Rail strikes: Grant Shapps says industry is ‘not badly paid’
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Transport Secretary Grant Shapps condemned the RMT’s decision to pursue train strikes next week, calling it a “big mistake”. Strikes are set to take place on almost all major lines across Britain on Tuesday, Thursday and Saturday, as well as on the London Underground on Tuesday. In an interview on Sky News this morning, Mr Shapps furiously shamed the strike decision, as he pointed out that the railways are “not a badly paid industry”.
The RMT – which has 40,000 members across the rail network – has said its members are unhappy about stagnated pay and proposed job losses.
The union boss Mick Lynch said any proposed rise in wages must reflect the higher cost of living.
Responding to this, Mr Shapps says the RMT has been “gunning for this strike” since April and they are “completely unnecessary”.
He complained that the unions were more interested in attending TUC rallies than negotiating over the strikes.
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Mr Shapps said: “It is going to inconvenience millions of people – from students doing their A-levels and GCSEs to people trying to get to hospitals, perhaps to operations postponed during the coronavirus.
“It is disastrous. It is no way to behave on the railways. There is no advantage to this.
“The railway has had £16 billion – that’s £600 per household in this country – in emergency funding to keep it going during the coronavirus.
“That made sure no employee on the railway was furloughed or lost their job.
“The taxpayer has done their part. A train driver’s median salary is on average £59,000, a nurse is £31,0000.”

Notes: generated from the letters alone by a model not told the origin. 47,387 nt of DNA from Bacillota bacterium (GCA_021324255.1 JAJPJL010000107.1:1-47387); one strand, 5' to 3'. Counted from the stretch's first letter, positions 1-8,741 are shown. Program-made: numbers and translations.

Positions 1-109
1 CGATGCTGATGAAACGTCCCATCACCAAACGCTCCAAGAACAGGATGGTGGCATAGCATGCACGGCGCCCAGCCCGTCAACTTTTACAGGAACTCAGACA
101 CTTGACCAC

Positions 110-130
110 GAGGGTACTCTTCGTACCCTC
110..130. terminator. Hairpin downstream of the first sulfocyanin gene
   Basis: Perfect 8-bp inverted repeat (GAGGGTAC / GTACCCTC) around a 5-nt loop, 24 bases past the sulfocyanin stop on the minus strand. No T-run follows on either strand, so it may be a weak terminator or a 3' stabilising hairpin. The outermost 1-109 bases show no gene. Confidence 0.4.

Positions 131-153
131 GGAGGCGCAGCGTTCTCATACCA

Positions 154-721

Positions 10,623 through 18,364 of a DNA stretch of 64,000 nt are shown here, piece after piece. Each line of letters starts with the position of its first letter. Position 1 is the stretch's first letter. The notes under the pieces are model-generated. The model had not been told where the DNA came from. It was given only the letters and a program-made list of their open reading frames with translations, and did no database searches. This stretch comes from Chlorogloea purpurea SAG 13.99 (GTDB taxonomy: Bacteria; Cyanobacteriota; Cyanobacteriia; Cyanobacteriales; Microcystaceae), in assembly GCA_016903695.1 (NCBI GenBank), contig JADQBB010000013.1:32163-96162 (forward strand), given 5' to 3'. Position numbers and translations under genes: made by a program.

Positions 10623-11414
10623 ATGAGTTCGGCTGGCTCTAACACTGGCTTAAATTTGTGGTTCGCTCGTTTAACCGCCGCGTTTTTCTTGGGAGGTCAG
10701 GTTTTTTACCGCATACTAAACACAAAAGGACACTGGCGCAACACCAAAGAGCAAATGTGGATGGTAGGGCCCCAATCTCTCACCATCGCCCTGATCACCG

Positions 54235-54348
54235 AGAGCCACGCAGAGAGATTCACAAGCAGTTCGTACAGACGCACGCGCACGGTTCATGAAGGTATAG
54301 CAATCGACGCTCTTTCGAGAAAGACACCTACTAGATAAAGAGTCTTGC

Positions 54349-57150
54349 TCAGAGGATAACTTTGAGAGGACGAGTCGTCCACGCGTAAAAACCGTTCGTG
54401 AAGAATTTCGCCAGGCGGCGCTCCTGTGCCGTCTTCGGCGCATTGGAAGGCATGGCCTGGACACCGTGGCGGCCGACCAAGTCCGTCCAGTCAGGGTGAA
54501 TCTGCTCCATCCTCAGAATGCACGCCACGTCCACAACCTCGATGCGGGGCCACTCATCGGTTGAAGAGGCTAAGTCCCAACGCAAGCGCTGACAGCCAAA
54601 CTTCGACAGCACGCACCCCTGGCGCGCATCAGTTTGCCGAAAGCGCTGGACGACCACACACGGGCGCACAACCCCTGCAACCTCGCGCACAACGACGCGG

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Sky News host Sophy Ridge noted: “You are picking just the train drivers when there are much more people in the industry with much lower salaries.”
Mr Shapps responded: “Look, this is not a badly paid industry. The average median salary in the industry is £44,000.”
He warned the UK is “now on the cusp of major disruption which will cause misery for people right across the country”.
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The Transport Secretary added: “By carrying out this action the RMT is punishing millions of innocent people, instead of calmly discussing the sensible and necessary reforms we need to make in order to protect our rail network.”
Talks have so far failed to resolve the row over pay, jobs, and conditions with next week’s strikes set to be the biggest in decades.
Mr Lynch piled the blame on the Government, telling the BBC: “It’s Shapps, Johnson, and Rishi Sunak who are stopping a deal being done in this dispute.”
On Saturday, thousands of people marched in central London in an event organised by the Trades Union Congress to demand action on the cost of living crisis.
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